edited: Monday, June 11, 2007
By Merlene Fawdry
Rated "G" by the Author.
Posted: Thursday, May 03, 2007
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Missive to the Catholic Church
Forgotten Australians of the Magdalen Laundries
Less than ten years ago, an order of nuns in Ireland sold off part of its convent to real estate developers. On that property were the remains of 133 women buried in unmarked graves, and buried with them was a scandal. In life, these women had been virtual prisoners, confined by the Catholic Church behind convent walls for perceived sins of the flesh, to remain in unpaid servitude in the Magdalen laundries. The church, perhaps afraid of litigation and a movement to win some sort of compensation for the women, has remained silent. The situation in Ireland continues to be one of denial by the good sisters, while they re-invent history to enhance public perception and promote modern day mythology
Such is the plight of a hidden sector of the Forgotten Australians; the women who were once inmates of the Magdalen laundries that operated in this country throughout most of the 20th century. These women suffered a violation of human rights, perpetrated by the Good Shepherd order of nuns, through their incarceration within the convents to work in unpaid labour to the enrichment of the Catholic Church. For many of these aging women, the emotional and psychological wounds of their abuse are as raw today as it was during their enforced incarceration and slave labour. These women and girls were not bad, nor were the deserving of the name penitents, for what had they done to be sorry for, except for being placed in this place of punishment and deprivation. They live in invisibility in the community where they hide, under a shroud of undeserved shame, from society’s opinion of them as deserving of their fate.
Lorraine Digney is one woman who is determined to see justice done for these women by speaking out about her own experiences to the Senate Committee enquiry into the Forgotten Australians and the Tasmanian Ombudsman Enquiry into adults in care as children. She uses her own voice and self-funds activities to raise public awareness of this stain on our history; to give a voice to the voiceless; and recognition to the invisible, through her tireless efforts and support for those affected.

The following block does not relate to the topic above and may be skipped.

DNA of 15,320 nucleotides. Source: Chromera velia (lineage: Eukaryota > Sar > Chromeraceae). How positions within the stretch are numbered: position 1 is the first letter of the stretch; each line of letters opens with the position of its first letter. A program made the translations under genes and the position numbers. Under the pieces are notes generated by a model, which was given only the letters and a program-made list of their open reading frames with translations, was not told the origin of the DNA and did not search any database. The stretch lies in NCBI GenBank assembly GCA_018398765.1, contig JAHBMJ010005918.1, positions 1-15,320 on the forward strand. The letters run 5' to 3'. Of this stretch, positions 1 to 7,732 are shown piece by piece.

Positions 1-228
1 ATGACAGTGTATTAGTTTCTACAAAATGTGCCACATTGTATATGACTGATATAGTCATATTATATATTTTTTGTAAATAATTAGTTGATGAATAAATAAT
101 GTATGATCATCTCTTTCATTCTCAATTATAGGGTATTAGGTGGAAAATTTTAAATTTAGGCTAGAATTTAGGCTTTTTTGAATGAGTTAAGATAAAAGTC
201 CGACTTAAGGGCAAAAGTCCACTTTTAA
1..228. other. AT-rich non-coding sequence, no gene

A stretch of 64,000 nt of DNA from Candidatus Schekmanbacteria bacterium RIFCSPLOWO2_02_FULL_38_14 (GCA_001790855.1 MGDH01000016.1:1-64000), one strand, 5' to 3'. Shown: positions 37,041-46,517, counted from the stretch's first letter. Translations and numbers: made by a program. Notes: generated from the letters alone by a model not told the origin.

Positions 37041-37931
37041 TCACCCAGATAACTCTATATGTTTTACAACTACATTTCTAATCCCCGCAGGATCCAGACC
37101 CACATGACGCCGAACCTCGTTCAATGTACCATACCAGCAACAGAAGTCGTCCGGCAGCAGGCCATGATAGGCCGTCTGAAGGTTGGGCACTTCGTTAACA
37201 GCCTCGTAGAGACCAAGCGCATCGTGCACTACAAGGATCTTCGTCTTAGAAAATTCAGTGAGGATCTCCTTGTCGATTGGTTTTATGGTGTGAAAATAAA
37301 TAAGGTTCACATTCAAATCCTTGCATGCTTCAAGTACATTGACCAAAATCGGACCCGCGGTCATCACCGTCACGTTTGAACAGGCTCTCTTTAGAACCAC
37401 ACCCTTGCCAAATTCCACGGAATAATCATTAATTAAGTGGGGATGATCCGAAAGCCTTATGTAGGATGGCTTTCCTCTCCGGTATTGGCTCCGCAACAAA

The Catholic Church now professes to embrace social justice issues and has a major focus on exploitation of outworkers. It also recognizes and supports the fight for back wages owed to Australian indigenous people. This church has no difficulty identifying human rights abuses and social justice violations committed by others, then surely they should lead by example, by addressing its own past debts, as a testament to their sincerity.
The former inmates of the Magdalen laundries have yet to receive acknowledgement, apology, or any kind of reparation for the wrongs committed against them. If the Catholic Church is to be sincere in addressing contemporary social justice issues, it should first attend to its own human rights violations, through acknowledgement leading to reconciliation and healing for those affected by past practices.
Web Site: Merlene Fawdry
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|Reviewed by Lynn Meyers (Reader)
|This kind of thing was going on all over the Country in these slave labour place.Especially the church run places,and the nuns were so cruel to little kids.
Justice will NEVER be done,and they know they have got away with it.If only we had a strong government that would look right into these things.